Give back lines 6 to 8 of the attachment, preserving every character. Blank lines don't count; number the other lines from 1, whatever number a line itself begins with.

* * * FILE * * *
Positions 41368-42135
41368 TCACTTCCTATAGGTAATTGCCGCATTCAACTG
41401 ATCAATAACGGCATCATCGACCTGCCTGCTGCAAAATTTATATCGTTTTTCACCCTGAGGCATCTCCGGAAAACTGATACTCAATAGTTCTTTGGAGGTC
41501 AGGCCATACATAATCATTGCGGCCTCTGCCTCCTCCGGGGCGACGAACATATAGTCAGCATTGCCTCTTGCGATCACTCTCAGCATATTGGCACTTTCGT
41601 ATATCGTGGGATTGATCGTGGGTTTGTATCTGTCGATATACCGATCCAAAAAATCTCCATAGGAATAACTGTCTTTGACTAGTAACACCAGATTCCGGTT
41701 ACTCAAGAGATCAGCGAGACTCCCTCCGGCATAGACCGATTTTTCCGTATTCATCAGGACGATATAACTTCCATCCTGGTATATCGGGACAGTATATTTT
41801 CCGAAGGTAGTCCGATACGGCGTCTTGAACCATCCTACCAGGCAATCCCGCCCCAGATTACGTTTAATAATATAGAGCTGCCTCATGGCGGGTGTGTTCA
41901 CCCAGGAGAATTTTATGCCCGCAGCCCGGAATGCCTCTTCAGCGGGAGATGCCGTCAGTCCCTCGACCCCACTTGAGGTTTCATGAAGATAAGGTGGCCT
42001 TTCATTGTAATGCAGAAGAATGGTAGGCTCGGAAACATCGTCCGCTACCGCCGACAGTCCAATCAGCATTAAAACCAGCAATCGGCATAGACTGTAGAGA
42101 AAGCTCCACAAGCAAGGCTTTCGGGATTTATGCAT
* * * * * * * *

41701 ACTCAAGAGATCAGCGAGACTCCCTCCGGCATAGACCGATTTTTCCGTATTCATCAGGACGATATAACTTCCATCCTGGTATATCGGGACAGTATATTTT
41801 CCGAAGGTAGTCCGATACGGCGTCTTGAACCATCCTACCAGGCAATCCCGCCCCAGATTACGTTTAATAATATAGAGCTGCCTCATGGCGGGTGTGTTCA
41901 CCCAGGAGAATTTTATGCCCGCAGCCCGGAATGCCTCTTCAGCGGGAGATGCCGTCAGTCCCTCGACCCCACTTGAGGTTTCATGAAGATAAGGTGGCCT